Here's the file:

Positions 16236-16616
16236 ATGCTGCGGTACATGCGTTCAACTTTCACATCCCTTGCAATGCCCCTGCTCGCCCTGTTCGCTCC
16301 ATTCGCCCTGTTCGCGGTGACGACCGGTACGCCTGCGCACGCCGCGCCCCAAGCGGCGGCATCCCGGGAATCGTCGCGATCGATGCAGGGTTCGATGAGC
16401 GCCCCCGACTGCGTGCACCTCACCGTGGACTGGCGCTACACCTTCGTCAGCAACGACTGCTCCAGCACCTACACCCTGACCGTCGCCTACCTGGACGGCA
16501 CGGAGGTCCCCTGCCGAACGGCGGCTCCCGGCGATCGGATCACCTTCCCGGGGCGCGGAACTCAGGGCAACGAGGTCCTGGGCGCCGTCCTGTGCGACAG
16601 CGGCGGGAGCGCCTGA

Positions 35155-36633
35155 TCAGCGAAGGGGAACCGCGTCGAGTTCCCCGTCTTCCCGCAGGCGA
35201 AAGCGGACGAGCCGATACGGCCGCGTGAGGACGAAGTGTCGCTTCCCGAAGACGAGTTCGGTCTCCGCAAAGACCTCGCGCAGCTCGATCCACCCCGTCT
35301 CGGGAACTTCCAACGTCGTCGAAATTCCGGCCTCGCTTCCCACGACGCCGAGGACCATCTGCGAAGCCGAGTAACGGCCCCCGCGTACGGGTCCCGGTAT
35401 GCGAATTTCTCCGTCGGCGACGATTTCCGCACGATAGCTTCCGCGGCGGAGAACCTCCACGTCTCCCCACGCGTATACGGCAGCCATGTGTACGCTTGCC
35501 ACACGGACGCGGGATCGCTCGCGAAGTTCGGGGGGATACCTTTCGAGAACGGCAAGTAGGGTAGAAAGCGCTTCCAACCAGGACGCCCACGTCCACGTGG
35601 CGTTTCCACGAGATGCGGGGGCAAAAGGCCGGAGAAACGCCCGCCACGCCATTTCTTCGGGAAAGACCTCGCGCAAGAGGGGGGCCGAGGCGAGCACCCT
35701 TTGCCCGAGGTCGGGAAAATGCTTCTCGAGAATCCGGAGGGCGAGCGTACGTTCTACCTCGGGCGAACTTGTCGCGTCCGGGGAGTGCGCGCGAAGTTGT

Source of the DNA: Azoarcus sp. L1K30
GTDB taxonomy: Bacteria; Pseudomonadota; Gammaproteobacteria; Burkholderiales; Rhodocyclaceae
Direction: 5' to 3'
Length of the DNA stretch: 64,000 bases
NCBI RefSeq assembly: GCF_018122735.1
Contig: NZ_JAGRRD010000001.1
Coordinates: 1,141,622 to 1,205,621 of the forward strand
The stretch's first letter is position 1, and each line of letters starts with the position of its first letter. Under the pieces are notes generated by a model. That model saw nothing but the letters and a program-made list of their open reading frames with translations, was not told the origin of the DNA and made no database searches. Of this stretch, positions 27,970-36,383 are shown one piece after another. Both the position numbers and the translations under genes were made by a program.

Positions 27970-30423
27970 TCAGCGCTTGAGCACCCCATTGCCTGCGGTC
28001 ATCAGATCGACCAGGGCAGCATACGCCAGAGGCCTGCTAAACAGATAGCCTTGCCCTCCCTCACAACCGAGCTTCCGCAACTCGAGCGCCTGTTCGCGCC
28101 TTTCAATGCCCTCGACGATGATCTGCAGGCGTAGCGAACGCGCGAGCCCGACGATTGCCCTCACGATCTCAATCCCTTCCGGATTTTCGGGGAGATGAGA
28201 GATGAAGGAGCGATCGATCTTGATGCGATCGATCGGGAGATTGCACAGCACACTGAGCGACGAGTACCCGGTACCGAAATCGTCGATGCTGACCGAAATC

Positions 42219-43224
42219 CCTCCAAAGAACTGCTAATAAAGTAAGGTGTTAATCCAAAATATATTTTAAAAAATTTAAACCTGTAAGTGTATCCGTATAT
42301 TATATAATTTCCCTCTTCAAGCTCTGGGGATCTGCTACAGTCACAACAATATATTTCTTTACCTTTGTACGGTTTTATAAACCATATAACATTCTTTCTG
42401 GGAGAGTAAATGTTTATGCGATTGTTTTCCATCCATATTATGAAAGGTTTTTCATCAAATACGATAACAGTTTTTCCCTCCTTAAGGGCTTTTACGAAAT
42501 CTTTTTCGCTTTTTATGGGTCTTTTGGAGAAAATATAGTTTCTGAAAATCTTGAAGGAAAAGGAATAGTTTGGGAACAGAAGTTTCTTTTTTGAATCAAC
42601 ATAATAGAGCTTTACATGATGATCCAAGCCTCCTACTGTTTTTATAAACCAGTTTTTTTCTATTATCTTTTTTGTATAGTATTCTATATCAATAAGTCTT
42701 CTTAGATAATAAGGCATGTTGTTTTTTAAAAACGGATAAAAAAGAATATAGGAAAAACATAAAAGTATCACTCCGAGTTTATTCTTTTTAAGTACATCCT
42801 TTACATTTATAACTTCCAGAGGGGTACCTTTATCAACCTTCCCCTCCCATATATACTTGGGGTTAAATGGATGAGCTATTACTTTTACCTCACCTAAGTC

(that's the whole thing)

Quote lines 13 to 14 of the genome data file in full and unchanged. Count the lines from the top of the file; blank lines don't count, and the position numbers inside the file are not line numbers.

35601 CGTTTCCACGAGATGCGGGGGCAAAAGGCCGGAGAAACGCCCGCCACGCCATTTCTTCGGGAAAGACCTCGCGCAAGAGGGGGGCCGAGGCGAGCACCCT
35701 TTGCCCGAGGTCGGGAAAATGCTTCTCGAGAATCCGGAGGGCGAGCGTACGTTCTACCTCGGGCGAACTTGTCGCGTCCGGGGAGTGCGCGCGAAGTTGT